A new study found that large ecosystems like the Amazon rainforest could collapse in less than 50 years, with researchers arguing that some natural environments are collapsing at a “significantly faster rate” than previously thought. 

Despite these warnings, though, it was reported in August that continued mass deforestation in the Amazon was leading to what charities, scientists and campaigners called “runaway climate change”. Anna Jones, Greenpeace’s head of forests, said at the time: “The Amazon is perilously close to tipping point. Scientists warn that in fewer than 20 years it could collapse with catastrophic consequences for indigenous groups, forest wildlife, our health and the climate.”


Obama urges people to fight climate change as Trump lies about US air and water quality

While Barack Obama marked Earth Day’s 50th anniversary by warning Americans that the climate crisis would “force far harsher changes” on future generations than coronavirus, Donald Trump planted a tree outside the White House and declared the US to have “the cleanest air and cleanest water than anywhere else on Earth”.

US air quality has actually been in decline for several years, according to scientists and researchers. In the American Lung Association’s recent State of the Air report, it was revealed that nearly half the US population – roughly 150 million people – is breathing polluted air.

Mr Obama urged people to “demand more” from leadership to protect the planet, in a thinly veiled attack on his successor Mr Trump.


Coronavirus causes short-lived 17% drop in global carbon emissions

Covid’s largely positive effect on the environment became clear in May when a study revealed that due to a decrease in people flying and driving, there had been a 17 per cent drop in global carbon emissions.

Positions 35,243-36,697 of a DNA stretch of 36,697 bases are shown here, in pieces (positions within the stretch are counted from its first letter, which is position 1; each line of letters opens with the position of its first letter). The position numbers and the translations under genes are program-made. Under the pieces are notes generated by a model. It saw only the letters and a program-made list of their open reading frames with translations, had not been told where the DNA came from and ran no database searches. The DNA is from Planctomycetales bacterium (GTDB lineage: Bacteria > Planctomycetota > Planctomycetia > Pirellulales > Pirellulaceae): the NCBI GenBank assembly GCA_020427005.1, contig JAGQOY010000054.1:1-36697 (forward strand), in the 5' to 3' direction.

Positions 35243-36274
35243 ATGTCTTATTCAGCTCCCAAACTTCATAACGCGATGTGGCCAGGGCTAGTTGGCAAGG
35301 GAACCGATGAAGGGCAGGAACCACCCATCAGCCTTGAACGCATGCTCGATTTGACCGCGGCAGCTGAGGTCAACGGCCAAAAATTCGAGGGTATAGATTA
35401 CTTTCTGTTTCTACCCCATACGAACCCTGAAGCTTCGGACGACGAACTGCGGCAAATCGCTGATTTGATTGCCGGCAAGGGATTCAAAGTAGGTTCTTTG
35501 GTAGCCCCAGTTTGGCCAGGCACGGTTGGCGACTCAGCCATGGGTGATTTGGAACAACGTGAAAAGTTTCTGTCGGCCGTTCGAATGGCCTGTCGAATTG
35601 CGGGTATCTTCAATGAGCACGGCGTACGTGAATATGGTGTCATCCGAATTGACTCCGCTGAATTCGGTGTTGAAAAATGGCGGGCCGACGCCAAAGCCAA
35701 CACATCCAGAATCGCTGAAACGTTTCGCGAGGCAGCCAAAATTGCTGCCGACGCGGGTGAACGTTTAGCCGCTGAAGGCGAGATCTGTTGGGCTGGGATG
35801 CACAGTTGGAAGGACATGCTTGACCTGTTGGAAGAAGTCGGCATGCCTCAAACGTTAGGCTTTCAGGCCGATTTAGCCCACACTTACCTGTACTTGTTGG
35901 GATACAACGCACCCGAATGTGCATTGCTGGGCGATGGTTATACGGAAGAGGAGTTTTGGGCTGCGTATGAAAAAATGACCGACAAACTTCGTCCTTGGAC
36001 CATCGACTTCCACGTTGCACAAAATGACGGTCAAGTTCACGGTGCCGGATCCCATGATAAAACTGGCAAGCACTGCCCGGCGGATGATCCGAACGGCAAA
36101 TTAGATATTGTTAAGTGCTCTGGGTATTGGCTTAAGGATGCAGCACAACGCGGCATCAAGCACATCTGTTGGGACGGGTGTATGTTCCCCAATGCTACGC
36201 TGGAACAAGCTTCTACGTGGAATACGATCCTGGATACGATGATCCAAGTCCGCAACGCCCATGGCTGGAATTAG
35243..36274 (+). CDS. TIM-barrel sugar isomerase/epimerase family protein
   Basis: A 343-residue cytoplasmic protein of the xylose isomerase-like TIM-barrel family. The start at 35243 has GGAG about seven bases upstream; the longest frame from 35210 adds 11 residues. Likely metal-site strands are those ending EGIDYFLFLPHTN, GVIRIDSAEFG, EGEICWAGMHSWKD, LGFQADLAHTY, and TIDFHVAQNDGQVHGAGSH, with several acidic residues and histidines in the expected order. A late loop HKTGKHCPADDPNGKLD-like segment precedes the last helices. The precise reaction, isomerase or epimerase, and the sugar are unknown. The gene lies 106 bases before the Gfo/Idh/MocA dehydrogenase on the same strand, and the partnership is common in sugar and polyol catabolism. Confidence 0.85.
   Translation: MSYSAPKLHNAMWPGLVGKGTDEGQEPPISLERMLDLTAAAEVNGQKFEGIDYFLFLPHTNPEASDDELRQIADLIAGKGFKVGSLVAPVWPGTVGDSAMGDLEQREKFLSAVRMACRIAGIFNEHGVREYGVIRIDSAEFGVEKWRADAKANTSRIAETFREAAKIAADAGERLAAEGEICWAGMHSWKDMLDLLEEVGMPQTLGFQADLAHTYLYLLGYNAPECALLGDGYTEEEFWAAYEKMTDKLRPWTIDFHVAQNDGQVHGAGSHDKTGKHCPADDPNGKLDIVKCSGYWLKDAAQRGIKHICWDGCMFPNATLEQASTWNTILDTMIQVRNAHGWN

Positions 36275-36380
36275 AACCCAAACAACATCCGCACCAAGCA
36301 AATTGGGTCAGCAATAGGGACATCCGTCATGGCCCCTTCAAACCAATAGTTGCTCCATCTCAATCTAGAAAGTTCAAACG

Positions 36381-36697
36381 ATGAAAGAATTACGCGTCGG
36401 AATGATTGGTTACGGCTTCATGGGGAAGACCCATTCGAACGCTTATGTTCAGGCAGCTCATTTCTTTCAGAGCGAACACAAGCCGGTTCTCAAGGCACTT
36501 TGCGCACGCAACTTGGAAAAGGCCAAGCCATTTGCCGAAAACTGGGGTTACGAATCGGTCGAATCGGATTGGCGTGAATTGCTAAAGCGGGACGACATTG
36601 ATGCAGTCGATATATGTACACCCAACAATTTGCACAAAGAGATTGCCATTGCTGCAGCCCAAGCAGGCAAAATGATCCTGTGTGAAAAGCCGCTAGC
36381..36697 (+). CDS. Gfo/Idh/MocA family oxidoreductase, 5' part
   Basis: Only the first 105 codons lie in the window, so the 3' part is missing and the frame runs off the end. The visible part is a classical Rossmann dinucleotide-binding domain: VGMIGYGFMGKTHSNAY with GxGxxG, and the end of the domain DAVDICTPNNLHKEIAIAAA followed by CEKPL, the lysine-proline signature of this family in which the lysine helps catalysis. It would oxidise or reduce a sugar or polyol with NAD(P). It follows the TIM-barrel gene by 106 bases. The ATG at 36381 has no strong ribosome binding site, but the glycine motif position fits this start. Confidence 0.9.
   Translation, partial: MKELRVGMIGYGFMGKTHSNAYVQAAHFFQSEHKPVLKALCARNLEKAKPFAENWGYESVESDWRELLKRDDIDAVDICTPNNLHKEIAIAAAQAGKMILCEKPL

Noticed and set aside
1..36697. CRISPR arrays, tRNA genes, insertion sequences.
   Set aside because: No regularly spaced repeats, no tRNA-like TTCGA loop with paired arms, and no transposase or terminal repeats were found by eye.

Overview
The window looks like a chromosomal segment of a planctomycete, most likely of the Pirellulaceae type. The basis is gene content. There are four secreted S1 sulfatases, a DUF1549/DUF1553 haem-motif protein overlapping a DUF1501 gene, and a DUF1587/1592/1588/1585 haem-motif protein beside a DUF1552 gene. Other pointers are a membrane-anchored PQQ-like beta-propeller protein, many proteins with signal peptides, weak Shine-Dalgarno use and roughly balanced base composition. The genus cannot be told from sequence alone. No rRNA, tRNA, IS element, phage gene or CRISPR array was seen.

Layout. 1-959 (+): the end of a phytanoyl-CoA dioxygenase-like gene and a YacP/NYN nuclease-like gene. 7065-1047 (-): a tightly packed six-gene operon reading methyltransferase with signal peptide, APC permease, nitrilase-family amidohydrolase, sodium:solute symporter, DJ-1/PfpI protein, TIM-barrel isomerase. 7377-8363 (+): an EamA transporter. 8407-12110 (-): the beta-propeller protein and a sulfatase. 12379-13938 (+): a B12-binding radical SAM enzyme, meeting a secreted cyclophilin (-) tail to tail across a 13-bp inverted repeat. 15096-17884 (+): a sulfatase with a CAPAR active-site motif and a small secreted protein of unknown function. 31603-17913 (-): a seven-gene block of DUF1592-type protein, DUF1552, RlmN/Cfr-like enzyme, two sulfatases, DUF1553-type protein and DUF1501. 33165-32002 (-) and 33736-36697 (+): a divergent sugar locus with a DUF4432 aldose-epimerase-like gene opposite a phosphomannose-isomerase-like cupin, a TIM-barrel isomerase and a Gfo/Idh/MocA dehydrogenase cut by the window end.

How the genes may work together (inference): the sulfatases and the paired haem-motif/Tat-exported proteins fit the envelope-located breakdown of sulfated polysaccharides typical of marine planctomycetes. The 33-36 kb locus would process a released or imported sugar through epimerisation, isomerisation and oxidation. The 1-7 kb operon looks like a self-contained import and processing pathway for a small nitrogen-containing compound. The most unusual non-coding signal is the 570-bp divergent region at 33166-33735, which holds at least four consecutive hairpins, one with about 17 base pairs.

The study, published in the journal Nature Climate Change, found that global carbon emissions per day in April were 17 per cent lower than the average daily emissions in 2019. Experts warned that the change was unlikely to be long lasting, though, and by early June a report by the World Meteorological Organisation confirmed that the world’s carbon emissions had returned to about 5 per cent below 2019 levels.


Arctic circle records highest ever temperature of 38C

A record-high temperature of 38C (100.4F) was noted in a Siberian town, making it the highest ever in the Arctic circle. A weather station in Verkhoyansk logged the temperature, overtaking an Arctic record set more than a century ago at Fort Yukon, Alaska, where a temperature of 37.7C (100F) was documented in 1915.

“What’s happening in Siberia this year is nothing short of remarkable,” said Jeff Berardelli, a CBS News meteorologist. He said the new record in Verkhoyansk was “the kind of weather we expect by 2100, 80 years early.”


First half of 2020 named second-warmest on record

The first six months of 2020 were declared the second-warmest on record with the NOAA revealing that temperatures between January and June were 1.07C above the 20th-century average of 13.5C, only 0.05C lower than the record set in 2016.


California begins battling ‘worst ever’ wildfires

The West Coast of America suffered its “worst ever” outbreak of wildfires in August, leading to governor Gavin Newsom declaring a state of emergency and hundreds of thousands of people being forced to evacuate their homes.

Flames rise near homes during the Blue Ridge Fire on 27 October in Chino Hills, California

As of 6 December 2020, more than 9,279 fires have killed 33 people and burned more than 4 per cent of the state’s roughly 100 million acres of land - making 2020 the largest wildfire season recorded in California’s history, according to the California Department of Forestry and Fire Protection.